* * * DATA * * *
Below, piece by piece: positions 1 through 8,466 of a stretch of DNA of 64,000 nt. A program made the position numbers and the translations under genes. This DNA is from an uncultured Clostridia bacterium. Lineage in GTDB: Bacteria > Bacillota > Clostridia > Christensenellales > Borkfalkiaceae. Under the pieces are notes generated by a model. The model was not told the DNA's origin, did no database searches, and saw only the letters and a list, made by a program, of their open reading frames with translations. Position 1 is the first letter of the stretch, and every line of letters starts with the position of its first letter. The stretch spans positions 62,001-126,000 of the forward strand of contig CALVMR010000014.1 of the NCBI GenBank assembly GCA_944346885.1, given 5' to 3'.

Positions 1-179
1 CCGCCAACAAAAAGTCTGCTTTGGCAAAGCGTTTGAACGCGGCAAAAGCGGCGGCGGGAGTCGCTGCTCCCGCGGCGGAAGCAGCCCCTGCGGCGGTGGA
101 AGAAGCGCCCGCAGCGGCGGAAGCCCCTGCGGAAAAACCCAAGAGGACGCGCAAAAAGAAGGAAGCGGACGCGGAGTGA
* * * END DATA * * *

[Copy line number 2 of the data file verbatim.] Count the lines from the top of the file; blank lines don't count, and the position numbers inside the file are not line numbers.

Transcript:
Positions 1-179